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What is the best way to copy large amounts of code into Stack Overflow?

For up to 10 lines, prepending 4 spaces to each line is ok.

For 50 or 100 lines it become a headache.

For more, this is probably not the correct way to do it.

What do you think?

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7 Answers 7

The best way in my opinion is the "It's All Text!" plugin for firefox. That way I can use gvim and get all the >> and << goodness I'm used to.

The main drawback is the loss of the WYSIWYG stuff.

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I you would like to supplement your shortened example code, you can use a free service like PasteBin to put your code and link to it in your answer.

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I hope you're not actually writing 50-100 lines of code in the Markdown editor. Especially if you're using a language where indentation matters.

When formatting code snippets for SO, I use an editor with indentation settings set at 2 spaces. This keeps lines short. And also makes it easy to indent everything by four spaces when I'm done...

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Don't post hundreds of lines of code. Don't even post fifty. Abstract you problem down to a quantity that can be understood in short order: that is find the minium piece of source that will reproduce the problem.

Yes, this is some work, but

  1. You might find the answer while you are doing it
  2. It proves that your not asking us to read a pile of code because you are lazy.


And if you are, somehow, posting a long code for a good reason, select it a hit to 101010 button (or use control-k (which always screws me up with my emacs reflexes)).

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Good point about trying to distil the problem down to the minimum reproducible code. I've found that this has worked for me in the past. –  ChrisF Oct 12 '09 at 21:52

Select the snippet and hit Ctrl+K or click the code button on the tool bar. Or wrap the section with <pre><code> tags.

Also, I agree with the sentiment that if you have a lot of code, you're likely doing something wrong. However, I disagree on what makes for a lot of code. 20 lines might not be very much. If we're going to use lines for the metric, then 40 to 60 could still be reasonable.

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Out of interest, can you find a question with 40-60 lines of code which could not have been simplified to narrow down the focus to the actual problem being explored? Maybe I've just seen too many "here's all my code, and there's a problem on line 1375" to remember the legitimate ones. –  Dominic Rodger Oct 12 '09 at 20:53
    
@Dominic: Are you assuming the code is in a question rather than an answer? I've certainly posted over 40 lines within an answer before, when I want to post a complete implementation to help the questioner - or a benchmark. –  Jon Skeet Oct 12 '09 at 21:26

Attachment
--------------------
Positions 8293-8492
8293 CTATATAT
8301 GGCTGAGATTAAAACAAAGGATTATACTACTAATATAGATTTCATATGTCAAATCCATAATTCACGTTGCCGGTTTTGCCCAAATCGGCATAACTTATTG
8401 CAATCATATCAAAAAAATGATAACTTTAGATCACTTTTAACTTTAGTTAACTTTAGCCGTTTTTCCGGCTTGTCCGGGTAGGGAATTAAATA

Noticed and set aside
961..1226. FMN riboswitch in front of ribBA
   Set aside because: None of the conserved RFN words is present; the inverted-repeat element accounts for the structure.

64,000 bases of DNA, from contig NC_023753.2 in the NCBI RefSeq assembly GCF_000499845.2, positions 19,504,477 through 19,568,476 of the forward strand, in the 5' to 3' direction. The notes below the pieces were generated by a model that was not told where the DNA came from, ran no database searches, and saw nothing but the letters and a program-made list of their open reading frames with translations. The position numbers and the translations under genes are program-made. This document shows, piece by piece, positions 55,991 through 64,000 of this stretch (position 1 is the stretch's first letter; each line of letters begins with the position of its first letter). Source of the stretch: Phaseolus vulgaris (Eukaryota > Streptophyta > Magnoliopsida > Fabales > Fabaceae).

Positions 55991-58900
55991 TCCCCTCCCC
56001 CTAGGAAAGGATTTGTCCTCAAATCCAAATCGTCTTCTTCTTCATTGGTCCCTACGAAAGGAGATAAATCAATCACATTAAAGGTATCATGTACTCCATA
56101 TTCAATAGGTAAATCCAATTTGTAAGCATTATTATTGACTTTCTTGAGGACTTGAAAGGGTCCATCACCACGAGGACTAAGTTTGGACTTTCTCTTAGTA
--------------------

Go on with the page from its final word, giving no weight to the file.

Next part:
@Jon - Yes. Just reread the title and feeling a bit silly :-) –  Dominic Rodger Oct 13 '09 at 5:18

Joel is right - you can hit Ctrl-K to indent a block of code so long as it's not indented already. If it's already indented, there's no way of indenting it another 4 spaces - it will be outdented instead.

Personally I'd like to see separate indent and outdent shortcut keys (probably keeping Ctrl-K with its current behaviour to avoid confusing people too much). As it is, I suspect either a greasemonkey script or manipulating the code elsewhere is the best way forward :(

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You can un-indent just the first line, highlight the whole block, hit ctrlK, and it will push everything over. Then fix the first line again. It's better than doing the whole thing line by line or pasting from an intermediary app first, anyway. –  Joel Coehoorn Oct 12 '09 at 20:23
    
@Joel: Yes, I've done that before - but it's a pain if you're trying to add one block that needs to be indented 4 times or something like that. Better shortcut support would be much better IMO. –  Jon Skeet Oct 12 '09 at 20:32

If you've got more than about 10 lines of code, your question is almost certainly too broad, certainly if you've got more than 20 lines of code.

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1  
An answer may reasonably contain that much code though - for example, a full collection class implementation. –  Jon Skeet Oct 12 '09 at 20:17
    
I agree with Jon. Some do require a bit more code, but still can be to the point with the question. –  Troggy Oct 12 '09 at 20:20
    
@Jon Skeet - agreed. I know that I have a hard time not hitting back when I see a question with more than around 20 lines of code. It takes an act of the will (or an above usual amount of reluctance to do whatever it is I should really be doing ;-)) to read the question. Maybe that's just down to my tendency to prefer easy to digest questions - most of my visits to the site probably last around 5 minutes each. –  Dominic Rodger Oct 12 '09 at 20:51

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